First Publication Date: 3rd January 2010
A patent was granted to Valasumani Lathe Works (“VLW”) for an invention titled “IMPROVED THRESHING AND SEPARATING MACHINE”. The applicant in the case, Manivannan trading as Kumar Industries, filed an application for revocation of the patent before the Appellate Board. The applicant contended that VLW’s invention was not patentable in the light of the applicant’s patent application relating to a machine for threshing of corn, which was abandoned and the machines of the applicant, which were being used before the application date of VLW. The applicant claimed that the invention was anticipated based on prior claiming, prior publication and public knowledge in the light of the abandoned patent application and the use of the threshing machines. VLW counterclaimed that the patented invention was not anticipated because information relating to the applicant’s abandoned application was not available to the public before the priority date of VLW’s patent application.
After considering the arguments, the Appellate Board stated that the abandoned application was not relevant for purposes of anticipation by prior publication because the details relating to the abandoned application were published after the priority date of VLW’s application. It then pointed out that the invention claimed by VLW did not form part of common knowledge and therefore, cannot be anticipated by prior knowledge. With regard to prior claiming, the Appellate Board stated that VLW’s patented invention was not anticipated by prior claiming because the claims in the applicant’s abandoned application and VLW’s patent were different from each other. It further stated that the specification of the applicant either inherently or by implication did not anticipate VLW’s patented invention. The Appellate Board then observed that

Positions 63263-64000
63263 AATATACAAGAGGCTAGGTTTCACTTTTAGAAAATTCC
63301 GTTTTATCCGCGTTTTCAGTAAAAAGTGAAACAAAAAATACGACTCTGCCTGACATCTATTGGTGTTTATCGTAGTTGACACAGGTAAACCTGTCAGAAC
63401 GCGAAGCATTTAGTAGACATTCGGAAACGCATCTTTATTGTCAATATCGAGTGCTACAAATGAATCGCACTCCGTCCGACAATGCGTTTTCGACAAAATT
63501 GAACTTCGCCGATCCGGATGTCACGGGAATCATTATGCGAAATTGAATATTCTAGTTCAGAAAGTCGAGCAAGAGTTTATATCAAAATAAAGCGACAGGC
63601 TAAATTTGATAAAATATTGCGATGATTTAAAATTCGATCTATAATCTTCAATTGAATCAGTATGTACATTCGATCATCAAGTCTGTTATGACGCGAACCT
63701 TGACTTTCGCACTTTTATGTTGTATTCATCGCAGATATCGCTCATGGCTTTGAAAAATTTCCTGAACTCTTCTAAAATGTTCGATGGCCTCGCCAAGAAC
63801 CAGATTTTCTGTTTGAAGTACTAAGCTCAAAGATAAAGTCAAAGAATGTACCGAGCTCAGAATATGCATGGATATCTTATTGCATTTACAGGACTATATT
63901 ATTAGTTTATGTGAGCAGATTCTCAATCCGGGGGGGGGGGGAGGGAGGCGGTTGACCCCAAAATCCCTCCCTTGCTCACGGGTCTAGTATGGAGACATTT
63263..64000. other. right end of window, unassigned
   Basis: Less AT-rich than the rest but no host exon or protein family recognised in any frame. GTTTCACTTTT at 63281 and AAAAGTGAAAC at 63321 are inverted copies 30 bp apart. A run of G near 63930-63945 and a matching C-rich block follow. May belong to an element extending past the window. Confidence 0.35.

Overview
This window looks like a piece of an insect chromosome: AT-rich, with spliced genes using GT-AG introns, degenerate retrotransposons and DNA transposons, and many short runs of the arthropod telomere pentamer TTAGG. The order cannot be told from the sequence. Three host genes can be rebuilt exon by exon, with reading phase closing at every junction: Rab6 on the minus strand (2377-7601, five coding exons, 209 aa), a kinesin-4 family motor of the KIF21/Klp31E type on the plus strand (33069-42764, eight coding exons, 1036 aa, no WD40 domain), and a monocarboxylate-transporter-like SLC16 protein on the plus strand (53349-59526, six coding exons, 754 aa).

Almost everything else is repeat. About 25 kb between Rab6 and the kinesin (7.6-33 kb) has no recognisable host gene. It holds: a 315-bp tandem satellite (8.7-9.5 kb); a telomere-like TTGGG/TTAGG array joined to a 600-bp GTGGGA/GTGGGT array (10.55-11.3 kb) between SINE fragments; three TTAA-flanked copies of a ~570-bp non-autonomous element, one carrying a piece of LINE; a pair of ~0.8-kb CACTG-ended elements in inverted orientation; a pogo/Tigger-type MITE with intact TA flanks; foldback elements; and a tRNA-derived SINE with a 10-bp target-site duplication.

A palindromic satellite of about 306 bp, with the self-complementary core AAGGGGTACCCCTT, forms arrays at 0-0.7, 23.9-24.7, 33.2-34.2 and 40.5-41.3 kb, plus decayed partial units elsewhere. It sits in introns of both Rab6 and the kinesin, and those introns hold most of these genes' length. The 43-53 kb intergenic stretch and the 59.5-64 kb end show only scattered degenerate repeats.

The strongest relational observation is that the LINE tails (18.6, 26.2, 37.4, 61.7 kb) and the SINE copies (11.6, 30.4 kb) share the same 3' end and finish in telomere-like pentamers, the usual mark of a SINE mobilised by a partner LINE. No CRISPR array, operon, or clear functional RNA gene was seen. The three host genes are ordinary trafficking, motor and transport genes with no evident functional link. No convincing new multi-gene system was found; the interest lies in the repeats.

a. Examination as to novelty should not be restricted to a purely formal comparison with known prior art, but it must include the actual information content which goes beyond the words used; andb. Earlier applicants must be given reasonable scope to defend their inventions.
It further stated that the prior art reference must be seen as a whole with emphasis on both general and specific description of the prior art. As the abandoned application of the applicant and the use of threshing machines did not contain the specific elements of VLW’s invention and as such specific elements amounted to technical advance, the Appellate Board stated that VLW’s invention was not anticipated.
After reviewing the newspaper advertisements provided by the applicant as prior art, the Appellate Board stated that the advertisements did not possess any constructional features relating to VLW’s invention and therefore did not anticipate the invention. In the light of its analysis, the Appellate Board dismissed the revocation application as the patented invention was not anticipated by prior claiming, prior publication or prior knowledge.

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